In contrast, linen fabric has a more structured look with a natural texture that gives off a relaxed, casual vibe. It is ideal for summer days because it is lightweight, breathable, and has good moisture-absorbing capabilities. It also has a great drape, but not as smooth as crepe, so it is perfect for creating relaxed garments like loose pants, jumpsuits, or maxi skirts.

When it comes to durability, linen is relatively more robust and can withstand regular wear and tear quite well. It also washes easily and does not require much maintenance. On the other hand, crepe can get easily damaged, especially if not hand-washed or dry cleaned, and it may require special care to maintain its quality over time.

In conclusion, both crepe and linen fabrics have their unique characteristics and are suitable for different applications. If you're looking for a more upscale and formal look, crepe is a great choice, whereas linen is an excellent option for creating comfortable light garments that can withstand hot and humid climates.


Hi there,

I have also worked with both crepe and linen fabrics before, and based on my experience, I find that crepe is more versatile in terms of the range of garments it can be used for. It has a beautiful drape, as previously mentioned by others and can be utilized to create not only elegant dresses but also flowing skirts, blouses, and even pants. Furthermore, there are different types of crepe fabric that have varying stretch levels that can give your garments more elasticity and flexibility.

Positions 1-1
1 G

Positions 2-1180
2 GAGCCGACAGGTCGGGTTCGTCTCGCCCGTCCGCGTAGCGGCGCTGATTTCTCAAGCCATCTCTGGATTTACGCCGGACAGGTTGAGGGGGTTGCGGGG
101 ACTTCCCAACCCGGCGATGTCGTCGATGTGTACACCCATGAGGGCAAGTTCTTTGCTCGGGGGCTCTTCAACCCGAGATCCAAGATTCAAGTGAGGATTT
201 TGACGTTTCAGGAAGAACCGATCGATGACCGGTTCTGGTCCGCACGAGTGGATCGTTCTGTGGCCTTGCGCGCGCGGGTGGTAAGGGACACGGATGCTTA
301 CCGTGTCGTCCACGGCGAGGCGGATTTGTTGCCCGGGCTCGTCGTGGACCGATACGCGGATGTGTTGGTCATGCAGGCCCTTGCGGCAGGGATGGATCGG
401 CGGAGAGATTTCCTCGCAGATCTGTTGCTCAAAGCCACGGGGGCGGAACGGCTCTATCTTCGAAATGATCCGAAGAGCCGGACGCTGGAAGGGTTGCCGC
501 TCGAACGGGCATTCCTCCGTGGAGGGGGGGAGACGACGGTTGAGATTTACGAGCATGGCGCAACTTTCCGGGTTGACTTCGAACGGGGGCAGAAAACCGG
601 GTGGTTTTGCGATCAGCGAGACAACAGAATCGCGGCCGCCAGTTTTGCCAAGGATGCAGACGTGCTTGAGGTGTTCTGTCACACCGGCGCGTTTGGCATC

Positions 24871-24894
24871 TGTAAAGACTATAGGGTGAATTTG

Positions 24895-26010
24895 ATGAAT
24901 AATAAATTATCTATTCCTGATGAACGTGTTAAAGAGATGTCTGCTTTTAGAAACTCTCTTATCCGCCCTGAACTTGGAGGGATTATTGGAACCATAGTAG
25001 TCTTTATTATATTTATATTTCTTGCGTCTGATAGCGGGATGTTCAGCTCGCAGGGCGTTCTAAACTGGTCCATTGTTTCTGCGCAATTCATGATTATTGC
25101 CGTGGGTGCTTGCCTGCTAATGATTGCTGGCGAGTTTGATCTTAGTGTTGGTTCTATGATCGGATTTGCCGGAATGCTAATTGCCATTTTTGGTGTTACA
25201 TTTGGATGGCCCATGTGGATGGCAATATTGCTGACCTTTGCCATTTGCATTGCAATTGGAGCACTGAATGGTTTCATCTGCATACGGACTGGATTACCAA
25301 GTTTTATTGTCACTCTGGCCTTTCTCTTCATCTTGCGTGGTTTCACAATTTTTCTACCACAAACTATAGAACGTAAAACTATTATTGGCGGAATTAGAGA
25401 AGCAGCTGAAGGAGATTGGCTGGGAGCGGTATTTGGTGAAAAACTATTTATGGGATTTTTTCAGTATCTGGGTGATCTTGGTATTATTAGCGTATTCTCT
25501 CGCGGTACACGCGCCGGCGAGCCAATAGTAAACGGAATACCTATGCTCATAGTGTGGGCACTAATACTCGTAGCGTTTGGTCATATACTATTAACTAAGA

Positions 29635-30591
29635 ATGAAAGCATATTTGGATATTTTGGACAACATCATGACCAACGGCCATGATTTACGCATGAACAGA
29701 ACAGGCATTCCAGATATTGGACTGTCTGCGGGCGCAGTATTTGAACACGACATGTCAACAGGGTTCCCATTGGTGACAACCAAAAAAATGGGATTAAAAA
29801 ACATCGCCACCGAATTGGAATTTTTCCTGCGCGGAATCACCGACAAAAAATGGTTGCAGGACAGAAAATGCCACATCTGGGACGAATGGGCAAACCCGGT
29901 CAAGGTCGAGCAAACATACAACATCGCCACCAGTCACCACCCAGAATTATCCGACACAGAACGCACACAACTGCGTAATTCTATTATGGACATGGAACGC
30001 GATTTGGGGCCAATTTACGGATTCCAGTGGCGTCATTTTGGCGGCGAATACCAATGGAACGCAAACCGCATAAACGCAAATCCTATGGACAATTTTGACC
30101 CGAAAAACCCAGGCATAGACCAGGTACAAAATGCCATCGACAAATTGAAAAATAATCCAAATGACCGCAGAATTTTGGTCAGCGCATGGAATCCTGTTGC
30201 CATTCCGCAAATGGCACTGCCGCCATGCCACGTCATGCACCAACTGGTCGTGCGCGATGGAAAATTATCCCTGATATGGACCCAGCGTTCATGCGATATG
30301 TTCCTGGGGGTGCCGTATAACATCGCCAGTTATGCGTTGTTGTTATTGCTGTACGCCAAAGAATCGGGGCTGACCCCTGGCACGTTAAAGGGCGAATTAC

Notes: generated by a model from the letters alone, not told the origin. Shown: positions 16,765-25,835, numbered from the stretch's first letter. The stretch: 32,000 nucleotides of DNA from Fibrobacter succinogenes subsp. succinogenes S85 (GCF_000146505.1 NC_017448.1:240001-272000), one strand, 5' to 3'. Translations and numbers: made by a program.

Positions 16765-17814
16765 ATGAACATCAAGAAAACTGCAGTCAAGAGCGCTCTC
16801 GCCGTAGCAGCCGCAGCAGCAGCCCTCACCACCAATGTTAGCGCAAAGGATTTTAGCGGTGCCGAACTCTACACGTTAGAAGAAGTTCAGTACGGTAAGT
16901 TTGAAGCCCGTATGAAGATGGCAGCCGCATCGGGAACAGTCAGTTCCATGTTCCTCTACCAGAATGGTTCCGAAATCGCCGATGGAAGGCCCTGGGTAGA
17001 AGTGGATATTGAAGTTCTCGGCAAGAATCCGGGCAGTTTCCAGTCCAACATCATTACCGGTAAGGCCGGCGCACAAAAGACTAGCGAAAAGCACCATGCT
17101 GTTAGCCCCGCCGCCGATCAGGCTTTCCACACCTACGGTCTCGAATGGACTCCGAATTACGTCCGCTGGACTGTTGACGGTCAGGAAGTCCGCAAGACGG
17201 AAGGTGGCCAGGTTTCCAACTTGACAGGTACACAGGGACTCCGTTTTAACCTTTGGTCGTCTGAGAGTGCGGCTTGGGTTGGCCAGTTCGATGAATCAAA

Linen, on the other hand, has a very distinct texture and can feel either smooth or rough to the touch. In my experience, it is best to use linen fabrics to create garments that are loose-fitting and have a more relaxed look. Pants, blouses, and dresses are popular garments made of linen because they allow for movement, breathability, and comfort. I would recommend selecting lightweight linen fabrics as some can be quite thick and warm.

When it comes to care and durability, both crepe and linen can last a long time with proper care. Crepe can be more delicate, as noted earlier in this thread, and it may require more attention than linen when it comes to washing and ironing. Linen can withstand heavy washing loads and still maintain its texture, unlike crepe fabric. Moreover, both fabrics can be easily wrinkled, so it's best to hang garments made of these fabrics or iron them right before being worn.

In summary, I would recommend using crepe fabric for more formal attire, and linen for more relaxed, carefree looks. Ultimately, choosing between crepe and linen depends on the look you are trying to achieve and the type of garment you want to make.